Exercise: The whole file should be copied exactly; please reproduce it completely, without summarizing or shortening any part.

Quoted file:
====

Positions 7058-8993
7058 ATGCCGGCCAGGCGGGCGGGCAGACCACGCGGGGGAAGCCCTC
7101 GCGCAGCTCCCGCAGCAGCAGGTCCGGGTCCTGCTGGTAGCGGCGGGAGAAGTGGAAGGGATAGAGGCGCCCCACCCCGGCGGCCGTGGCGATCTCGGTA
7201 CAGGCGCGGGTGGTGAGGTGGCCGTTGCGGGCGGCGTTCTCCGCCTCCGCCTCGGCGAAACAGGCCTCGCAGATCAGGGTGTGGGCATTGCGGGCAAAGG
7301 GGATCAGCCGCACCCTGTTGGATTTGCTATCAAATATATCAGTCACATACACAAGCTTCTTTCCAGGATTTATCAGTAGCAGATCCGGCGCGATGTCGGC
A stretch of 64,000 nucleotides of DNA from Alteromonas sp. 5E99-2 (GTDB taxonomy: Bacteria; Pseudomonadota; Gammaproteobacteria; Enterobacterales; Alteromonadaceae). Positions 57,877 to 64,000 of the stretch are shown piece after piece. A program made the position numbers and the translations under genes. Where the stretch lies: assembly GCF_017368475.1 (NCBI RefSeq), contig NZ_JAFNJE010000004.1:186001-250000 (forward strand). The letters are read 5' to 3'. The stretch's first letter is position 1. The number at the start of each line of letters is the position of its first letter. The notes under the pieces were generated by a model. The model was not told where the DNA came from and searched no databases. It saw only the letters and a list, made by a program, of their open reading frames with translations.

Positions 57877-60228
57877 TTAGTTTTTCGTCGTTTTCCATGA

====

Positions 7058-8993
7058 ATGCCGGCCAGGCGGGCGGGCAGACCACGCGGGGGAAGCCCTC
7101 GCGCAGCTCCCGCAGCAGCAGGTCCGGGTCCTGCTGGTAGCGGCGGGAGAAGTGGAAGGGATAGAGGCGCCCCACCCCGGCGGCCGTGGCGATCTCGGTA
7201 CAGGCGCGGGTGGTGAGGTGGCCGTTGCGGGCGGCGTTCTCCGCCTCCGCCTCGGCGAAACAGGCCTCGCAGATCAGGGTGTGGGCATTGCGGGCAAAGG
7301 GGATCAGCCGCACCCTGTTGGATTTGCTATCAAATATATCAGTCACATACACAAGCTTCTTTCCAGGATTTATCAGTAGCAGATCCGGCGCGATGTCGGC
A stretch of 64,000 nucleotides of DNA from Alteromonas sp. 5E99-2 (GTDB taxonomy: Bacteria; Pseudomonadota; Gammaproteobacteria; Enterobacterales; Alteromonadaceae). Positions 57,877 to 64,000 of the stretch are shown piece after piece. A program made the position numbers and the translations under genes. Where the stretch lies: assembly GCF_017368475.1 (NCBI RefSeq), contig NZ_JAFNJE010000004.1:186001-250000 (forward strand). The letters are read 5' to 3'. The stretch's first letter is position 1. The number at the start of each line of letters is the position of its first letter. The notes under the pieces were generated by a model. The model was not told where the DNA came from and searched no databases. It saw only the letters and a list, made by a program, of their open reading frames with translations.

Positions 57877-60228
57877 TTAGTTTTTCGTCGTTTTCCATGA